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Object singleton method

by sh1tn (Priest)
on Apr 21, 2008 at 22:35 UTC ( #682038=perlquestion: print w/replies, xml ) Need Help??
sh1tn has asked for the wisdom of the Perl Monks concerning the following question:

Fellow monks, is this possible? Thank you.

Replies are listed 'Best First'.
Re: Object singleton method
by pc88mxer (Vicar) on Apr 21, 2008 at 22:45 UTC
    Of course it's possible! There's even a module on CPAN to do it: Class::Singleton.

    However, a singleton is really more of a design pattern, so there's a lot of ways to implement it. Rolling your own isn't that hard:

    package MyClass; my $instance; sub get_instance { unless ($instance) { $instance = ...; # instantiate instance here } $instance; }
      The example is another pointer to Class singleton method and not instance one. All I wanted is:
      s = "s" def s.singleton print "ok" end # later on s.ok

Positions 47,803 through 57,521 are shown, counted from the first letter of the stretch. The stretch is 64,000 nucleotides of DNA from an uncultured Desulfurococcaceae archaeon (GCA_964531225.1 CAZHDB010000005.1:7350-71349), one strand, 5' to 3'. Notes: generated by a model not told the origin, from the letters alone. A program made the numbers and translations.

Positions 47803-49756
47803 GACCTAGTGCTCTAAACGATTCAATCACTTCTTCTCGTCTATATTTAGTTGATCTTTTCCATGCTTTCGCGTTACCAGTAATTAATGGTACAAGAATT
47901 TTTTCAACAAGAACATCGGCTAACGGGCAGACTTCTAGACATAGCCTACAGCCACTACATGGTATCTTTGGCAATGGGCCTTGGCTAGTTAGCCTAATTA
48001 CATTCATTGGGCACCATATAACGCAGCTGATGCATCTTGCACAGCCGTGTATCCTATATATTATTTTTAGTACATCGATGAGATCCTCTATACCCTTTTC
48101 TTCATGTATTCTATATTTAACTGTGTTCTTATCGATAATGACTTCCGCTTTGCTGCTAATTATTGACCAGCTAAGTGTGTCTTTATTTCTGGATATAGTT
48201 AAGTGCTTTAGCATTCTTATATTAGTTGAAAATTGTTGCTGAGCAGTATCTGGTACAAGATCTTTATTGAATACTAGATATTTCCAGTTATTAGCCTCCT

Re: Object singleton method
by brian_d_foy (Abbot) on Apr 22, 2008 at 05:35 UTC
      Thank you, nice article. All the examples for singleton point to class methods and not instance ones. I wanted something like:
      my $obj1 = Class->new; my $obj2 = Class->new; # definition of singleton method for $obj1 goes here ... $obj1->singleton_method and print "It works.\n"; $obj2->singleton_method and print "It doesn't work.\n";

        I'm not sure what the benefit is of having objects that have the same class but have not all methods. Most likely, you could achieve what you want by overriding ->can and having the method fail for objects that are not the singleton object.

        Otherwise, you might want to look at classless objects:

        Oh, you're not looking for singleton objects. You're looking for objects of the same class to have the same method names but do different things based on the object. Singletons aren't about the method names but how many objects there actually are.

        You have a bit of an XY Problem here since we don't know what you are trying to solve. What are you trying to accomplish (rather than how you are trying to do it)?

        If you want the objects to start off as the same class and specialize later, look at Class::Prototyped. Each object can start the same, but then gain or replace methods (called "slots" in prototype programming). Randal's CGI::Prototype stufff is based on this and once you get used to the idea it's very nice to work with given an appropriate problem.

        Good luck, :)

        brian d foy <>
        Subscribe to The Perl Review

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